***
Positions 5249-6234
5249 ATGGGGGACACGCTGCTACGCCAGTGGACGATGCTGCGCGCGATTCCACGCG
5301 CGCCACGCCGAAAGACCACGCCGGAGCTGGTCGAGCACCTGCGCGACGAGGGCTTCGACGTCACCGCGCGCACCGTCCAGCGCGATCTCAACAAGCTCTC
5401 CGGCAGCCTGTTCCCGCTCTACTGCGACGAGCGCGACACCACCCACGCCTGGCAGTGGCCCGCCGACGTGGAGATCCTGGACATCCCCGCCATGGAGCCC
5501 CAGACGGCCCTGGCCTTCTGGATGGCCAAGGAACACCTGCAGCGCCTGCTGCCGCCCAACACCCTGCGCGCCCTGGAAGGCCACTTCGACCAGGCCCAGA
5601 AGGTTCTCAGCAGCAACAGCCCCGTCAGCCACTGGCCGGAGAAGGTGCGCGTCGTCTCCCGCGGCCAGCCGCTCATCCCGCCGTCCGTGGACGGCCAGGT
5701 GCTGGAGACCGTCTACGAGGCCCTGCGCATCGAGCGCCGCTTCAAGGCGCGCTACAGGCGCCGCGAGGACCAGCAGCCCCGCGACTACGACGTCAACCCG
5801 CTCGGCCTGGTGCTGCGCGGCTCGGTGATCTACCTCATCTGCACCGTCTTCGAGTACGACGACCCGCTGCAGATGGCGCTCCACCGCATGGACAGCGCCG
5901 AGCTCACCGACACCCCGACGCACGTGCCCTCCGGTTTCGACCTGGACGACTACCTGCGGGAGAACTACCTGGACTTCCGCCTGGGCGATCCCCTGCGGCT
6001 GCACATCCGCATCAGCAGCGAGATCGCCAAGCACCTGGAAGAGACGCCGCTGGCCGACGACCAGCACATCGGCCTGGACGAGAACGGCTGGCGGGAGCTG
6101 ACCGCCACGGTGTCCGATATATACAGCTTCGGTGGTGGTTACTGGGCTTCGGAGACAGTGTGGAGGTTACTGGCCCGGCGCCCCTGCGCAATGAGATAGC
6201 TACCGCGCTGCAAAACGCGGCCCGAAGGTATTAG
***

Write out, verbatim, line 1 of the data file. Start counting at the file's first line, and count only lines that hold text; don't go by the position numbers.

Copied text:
Positions 5249-6234